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You are browsing all posts tagged with the topic: psychology

Wildmind Meditation News

Sep 10, 2014

Is mindfulness an emerging treatment for addiction?

wildmind meditation newsJudson Brewer, Rehabs.com: Why do young mothers buy a daily pack of cigarettes instead of spending this money on nutritious food for their children? Why are treatments that help roughly 33 percent of people overcome their substance use and have a 70 percent relapse rate hailed as “gold standard” by the National Institute of Drug Abuse (NIDA)? In other words, why are addictions so hard to overcome?

Our brains are set up to learn. From an evolutionary perspective, when we come upon a good source of food or water, it is helpful to remember where it is. When we discover something dangerous, that memory is …

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Wildmind Meditation News

Sep 10, 2014

Is mindfulness dangerous?

wildmind meditation newsDerek Beries, Big Think: In his 1961 book, Psychotherapy East & West, the philosopher Alan Watts wrote,

If there is to be a battle, there must be a field of battle; when the contestants really notice this they will have a war dance instead of a war.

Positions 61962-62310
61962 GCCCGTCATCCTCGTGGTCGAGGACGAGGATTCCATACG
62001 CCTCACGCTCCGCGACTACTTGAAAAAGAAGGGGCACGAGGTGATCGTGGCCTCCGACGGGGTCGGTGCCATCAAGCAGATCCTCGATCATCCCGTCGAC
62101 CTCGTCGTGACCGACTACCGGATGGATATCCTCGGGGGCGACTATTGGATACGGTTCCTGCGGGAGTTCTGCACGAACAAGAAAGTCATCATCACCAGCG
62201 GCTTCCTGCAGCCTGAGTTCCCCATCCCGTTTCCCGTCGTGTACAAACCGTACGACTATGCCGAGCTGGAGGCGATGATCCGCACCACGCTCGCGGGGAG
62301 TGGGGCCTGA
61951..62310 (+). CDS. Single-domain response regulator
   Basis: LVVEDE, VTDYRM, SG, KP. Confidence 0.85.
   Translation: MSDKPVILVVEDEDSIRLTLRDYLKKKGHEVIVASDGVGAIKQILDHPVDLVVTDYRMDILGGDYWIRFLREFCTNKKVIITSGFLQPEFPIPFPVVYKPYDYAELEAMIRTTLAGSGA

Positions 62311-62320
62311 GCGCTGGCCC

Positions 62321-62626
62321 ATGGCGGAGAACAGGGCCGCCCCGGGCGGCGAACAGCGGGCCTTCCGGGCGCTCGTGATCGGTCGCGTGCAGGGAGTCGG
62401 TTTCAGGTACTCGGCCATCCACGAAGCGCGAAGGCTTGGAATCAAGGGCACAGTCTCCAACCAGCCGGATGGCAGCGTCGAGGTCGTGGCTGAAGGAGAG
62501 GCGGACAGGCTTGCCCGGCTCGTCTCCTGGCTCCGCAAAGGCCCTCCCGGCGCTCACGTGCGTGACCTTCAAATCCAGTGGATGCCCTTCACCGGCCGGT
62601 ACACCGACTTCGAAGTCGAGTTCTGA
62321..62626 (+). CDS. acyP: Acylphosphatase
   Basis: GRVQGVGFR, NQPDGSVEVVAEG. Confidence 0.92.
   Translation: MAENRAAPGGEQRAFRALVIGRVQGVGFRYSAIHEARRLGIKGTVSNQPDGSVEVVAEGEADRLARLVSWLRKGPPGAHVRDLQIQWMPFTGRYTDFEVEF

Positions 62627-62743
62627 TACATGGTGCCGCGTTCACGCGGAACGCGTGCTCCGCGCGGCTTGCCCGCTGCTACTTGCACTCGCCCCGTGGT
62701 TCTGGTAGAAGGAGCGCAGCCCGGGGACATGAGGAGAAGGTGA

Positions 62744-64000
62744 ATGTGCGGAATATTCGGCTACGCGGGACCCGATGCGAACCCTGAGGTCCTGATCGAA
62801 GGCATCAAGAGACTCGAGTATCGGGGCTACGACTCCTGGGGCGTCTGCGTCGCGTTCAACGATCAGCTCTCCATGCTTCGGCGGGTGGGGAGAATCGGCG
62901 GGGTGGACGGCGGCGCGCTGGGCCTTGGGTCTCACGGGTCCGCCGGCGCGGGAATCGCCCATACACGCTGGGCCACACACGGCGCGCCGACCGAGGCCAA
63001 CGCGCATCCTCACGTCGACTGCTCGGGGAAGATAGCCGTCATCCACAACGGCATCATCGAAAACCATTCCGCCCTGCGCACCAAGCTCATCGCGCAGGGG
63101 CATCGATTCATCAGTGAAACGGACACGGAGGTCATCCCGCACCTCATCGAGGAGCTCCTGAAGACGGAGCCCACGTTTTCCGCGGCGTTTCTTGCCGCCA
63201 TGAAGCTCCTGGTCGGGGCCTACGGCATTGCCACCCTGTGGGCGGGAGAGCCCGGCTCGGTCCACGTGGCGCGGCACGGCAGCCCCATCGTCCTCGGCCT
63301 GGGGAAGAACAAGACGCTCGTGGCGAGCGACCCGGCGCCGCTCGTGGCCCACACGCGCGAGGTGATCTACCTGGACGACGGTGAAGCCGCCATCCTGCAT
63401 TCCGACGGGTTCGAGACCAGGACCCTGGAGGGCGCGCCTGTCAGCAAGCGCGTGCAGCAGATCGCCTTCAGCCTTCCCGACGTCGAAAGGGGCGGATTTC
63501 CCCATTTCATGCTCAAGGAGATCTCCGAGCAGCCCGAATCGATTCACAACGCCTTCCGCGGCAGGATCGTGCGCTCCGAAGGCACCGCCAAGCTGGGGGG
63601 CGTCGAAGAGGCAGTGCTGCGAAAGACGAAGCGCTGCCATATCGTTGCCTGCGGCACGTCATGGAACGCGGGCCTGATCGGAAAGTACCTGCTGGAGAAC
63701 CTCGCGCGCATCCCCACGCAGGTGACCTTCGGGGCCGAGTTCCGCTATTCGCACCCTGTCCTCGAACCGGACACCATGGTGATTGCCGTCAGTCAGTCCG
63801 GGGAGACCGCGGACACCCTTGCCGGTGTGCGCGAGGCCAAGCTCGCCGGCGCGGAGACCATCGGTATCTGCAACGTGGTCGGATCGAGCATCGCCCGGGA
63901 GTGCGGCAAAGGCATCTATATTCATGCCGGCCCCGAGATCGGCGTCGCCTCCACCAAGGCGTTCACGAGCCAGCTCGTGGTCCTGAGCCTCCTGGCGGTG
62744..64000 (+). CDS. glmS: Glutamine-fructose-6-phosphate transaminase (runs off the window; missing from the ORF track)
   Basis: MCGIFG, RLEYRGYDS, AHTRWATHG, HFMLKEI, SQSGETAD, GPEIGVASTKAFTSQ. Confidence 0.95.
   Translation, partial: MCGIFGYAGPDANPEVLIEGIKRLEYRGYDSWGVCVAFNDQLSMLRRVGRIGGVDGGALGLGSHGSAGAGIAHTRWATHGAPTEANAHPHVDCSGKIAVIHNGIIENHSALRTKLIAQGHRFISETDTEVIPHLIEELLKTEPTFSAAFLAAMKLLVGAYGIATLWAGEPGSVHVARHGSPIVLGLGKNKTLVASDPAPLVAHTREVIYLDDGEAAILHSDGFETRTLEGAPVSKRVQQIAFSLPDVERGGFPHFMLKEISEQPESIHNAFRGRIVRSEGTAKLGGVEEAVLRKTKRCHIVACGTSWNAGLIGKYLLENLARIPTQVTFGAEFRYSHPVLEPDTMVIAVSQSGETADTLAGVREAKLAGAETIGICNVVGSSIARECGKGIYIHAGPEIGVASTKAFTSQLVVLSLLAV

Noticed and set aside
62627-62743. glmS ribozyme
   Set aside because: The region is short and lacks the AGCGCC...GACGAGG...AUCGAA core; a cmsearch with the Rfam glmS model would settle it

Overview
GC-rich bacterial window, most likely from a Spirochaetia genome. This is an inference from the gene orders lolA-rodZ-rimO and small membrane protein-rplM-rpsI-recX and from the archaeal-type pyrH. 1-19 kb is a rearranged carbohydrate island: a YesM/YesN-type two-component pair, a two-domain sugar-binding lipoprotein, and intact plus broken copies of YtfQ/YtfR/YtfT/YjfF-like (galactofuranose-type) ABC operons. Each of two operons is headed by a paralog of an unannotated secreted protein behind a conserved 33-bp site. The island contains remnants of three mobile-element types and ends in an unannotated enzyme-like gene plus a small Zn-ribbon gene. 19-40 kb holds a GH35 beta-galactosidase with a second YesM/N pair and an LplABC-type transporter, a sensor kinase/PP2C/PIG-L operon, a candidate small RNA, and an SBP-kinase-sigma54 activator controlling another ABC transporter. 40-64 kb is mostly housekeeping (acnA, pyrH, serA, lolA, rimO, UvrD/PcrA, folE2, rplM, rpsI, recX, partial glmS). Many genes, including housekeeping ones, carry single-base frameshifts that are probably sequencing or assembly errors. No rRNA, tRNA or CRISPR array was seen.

As is popular in South Asian poetry, such imagery aptly describes a social as much as a psychological state. For example, the slim volume of karma yoga lessons, the Bhagavad Gita, treats the metaphorical field of battle as both a reflection of Indian society and an introspective mirror held up to one’s brain.

Humanity’s battle against its …

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Wildmind Meditation News

Aug 20, 2014

Social and emotional skills for schools

wildmind meditation newsRavi Pradhan, República: In the past decade, a very exciting new approach has started to attract the attention of educators and parents in the US. An umbrella term to describe these approaches is “social and emotional learning” or SEL.

In fact, the US Federal Government and private foundations have funded several pilot grants all over the country.

SEL is seen as a relatively low-cost, secular, science-based approach that generates the following kinds of results across age, sex, income levels, and ethnic backgrounds in schools:

  • Reduces stress, anxiety, negative behavior, and bullying.
  • Increases calmness, relaxation, self-awareness, self-control, and empathy.
  • Improves focus, attention and self-awareness …

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Wildmind Meditation News

Aug 15, 2014

Is mindfulness good medicine?

wildmind meditation newsHal Arkowitz and Scott O. Lilienfeld, Scientific American: Mindfulness meditation can help alleviate depression and possibly anxiety.